Asthma UK Centre for Applied Research

School-based self-management interventions for asthma can improve health outcomes

A systematic review shows that primary school-based self-management interventions can improve outcomes for school children with asthma, but it is important to actively involve parents for positive results

A systematic review published in npj Primary Care Respiratory Medicine has highlighted that asthma self-management interventions delivered in schools can improve the outcomes of primary-aged children with asthma. It also showed that effective interventions involved parents, guardians or care-givers in attending a session or taking part in phone/video communications. Minimal involvement (such as receiving a letter about asthma) was not associated with effective interventions.

Study aim

The aim of the study was to find out how effective school-based self-management interventions were for primary school children with asthma. The researchers also wanted to determine which components were associated with successful programmes.

With interventions conducted between 1992 and 2019, the review included 23 studies carried out in Canada, China, Spain, Thailand, the United Kingdom, and the United States. Some studies used standard programmes, such as Open Airways for Schools (OAS), and others developed novel interventions. The interventions could be delivered by healthcare professionals or trained school teachers.

Effectiveness of interventions

Of the 23 intervention studies, 12 had positive effects: reducing days off school, improving asthma control or reducing the need for urgent medical care in the primary school children with asthma.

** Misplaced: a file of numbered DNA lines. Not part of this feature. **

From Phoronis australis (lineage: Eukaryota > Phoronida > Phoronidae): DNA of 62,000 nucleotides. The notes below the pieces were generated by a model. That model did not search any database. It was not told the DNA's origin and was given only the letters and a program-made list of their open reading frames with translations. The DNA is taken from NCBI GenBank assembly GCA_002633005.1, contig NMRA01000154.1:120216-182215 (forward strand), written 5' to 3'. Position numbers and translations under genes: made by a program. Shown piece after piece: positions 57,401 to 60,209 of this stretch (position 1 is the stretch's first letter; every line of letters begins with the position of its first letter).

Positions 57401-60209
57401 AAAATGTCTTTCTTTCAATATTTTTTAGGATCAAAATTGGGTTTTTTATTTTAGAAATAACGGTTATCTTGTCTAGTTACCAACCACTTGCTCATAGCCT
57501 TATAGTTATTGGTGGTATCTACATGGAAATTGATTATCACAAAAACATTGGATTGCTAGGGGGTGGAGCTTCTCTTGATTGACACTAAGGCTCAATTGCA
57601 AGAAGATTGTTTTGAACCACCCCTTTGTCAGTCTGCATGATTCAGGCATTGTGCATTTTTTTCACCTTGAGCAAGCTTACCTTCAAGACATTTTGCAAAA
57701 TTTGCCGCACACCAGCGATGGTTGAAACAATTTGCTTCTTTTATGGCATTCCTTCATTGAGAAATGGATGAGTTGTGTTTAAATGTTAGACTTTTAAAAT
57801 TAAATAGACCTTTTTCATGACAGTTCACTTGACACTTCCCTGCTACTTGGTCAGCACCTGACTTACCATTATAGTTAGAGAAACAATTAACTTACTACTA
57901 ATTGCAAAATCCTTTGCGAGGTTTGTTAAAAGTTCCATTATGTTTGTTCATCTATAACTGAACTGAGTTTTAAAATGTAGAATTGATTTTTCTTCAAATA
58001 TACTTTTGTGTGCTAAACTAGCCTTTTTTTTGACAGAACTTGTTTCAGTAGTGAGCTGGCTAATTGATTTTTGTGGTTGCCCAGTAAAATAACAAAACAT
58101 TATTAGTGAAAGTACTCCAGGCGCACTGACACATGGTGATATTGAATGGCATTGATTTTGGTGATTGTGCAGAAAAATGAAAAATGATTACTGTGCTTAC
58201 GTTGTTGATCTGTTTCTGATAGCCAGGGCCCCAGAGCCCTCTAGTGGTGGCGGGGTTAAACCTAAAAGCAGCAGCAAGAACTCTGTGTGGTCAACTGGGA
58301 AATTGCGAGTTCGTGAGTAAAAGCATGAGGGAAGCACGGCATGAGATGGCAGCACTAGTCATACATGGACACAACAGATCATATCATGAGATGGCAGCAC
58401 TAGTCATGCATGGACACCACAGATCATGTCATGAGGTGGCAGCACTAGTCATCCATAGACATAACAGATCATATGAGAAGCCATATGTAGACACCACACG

Across the studies, substantial involvement of parents, guardians or care-givers was a crucial component of the interventions for the children.

In fact, parental involvement was the only component which was considered essential for a successful intervention, probably because parents still have a significant role in making decisions for children in this age group (6 - 12 years).

Access to healthcare and treatments is essential

Socio-cultural beliefs, physical inaccessibility and lack of education and information are barriers to accessing healthcare, particularly in low- and middle-income countries. School-based interventions are one way to bring healthcare to children and their families.

Future studies

Gaps still remain in the understanding of school-based self-management education in younger children, particularly in low- and middle-income countries.

This research was carried out by the NIHR Global Health Research Unit on Respiratory Health (RESPIRE) and the paper was led by Siti Nurkamilla Ramdzan, based at University of Malaya, Malaysia.

She said:

Understanding the importance of active parental participation informed the development of a school-based programme for primary schools in Malaysia. We developed the programme which focuses on the child with active parental involvement, their teachers and friends.

Siti Nurkamilla RamdzanLead author

Professor Hilary Pinnock, Co-Lead for the RESPIRE Chronic Respiratory Diseases Research Programme, and Lead for Optimising Management of Asthma Attacks at the Asthma UK Centre for Applied Research, who contributed to the review said:

Health education in schools is an important strategy both for helping children learn to manage their condition and for influencing families especially in contexts where there are barriers to accessing health care. It is encouraging to find this is an effective approach to improving asthma care.

Professor Hilary PinnockLead for Optimising Management of Asthma Attacks at the Asthma UK Centre for Applied Research

Read the paper

This publication is available from npj Primary Care Respiratory Medicine

Cite as

Ramdzan, S.N., Suhaimi, J., Harris, K.M. et al. School-based self-management interventions for asthma among primary school children: a systematic review. npj Prim. Care Respir. Med. 31, 18 (2021).

Image credit: NIHR Global Health Research Unit on Respiratory Health (RESPIRE)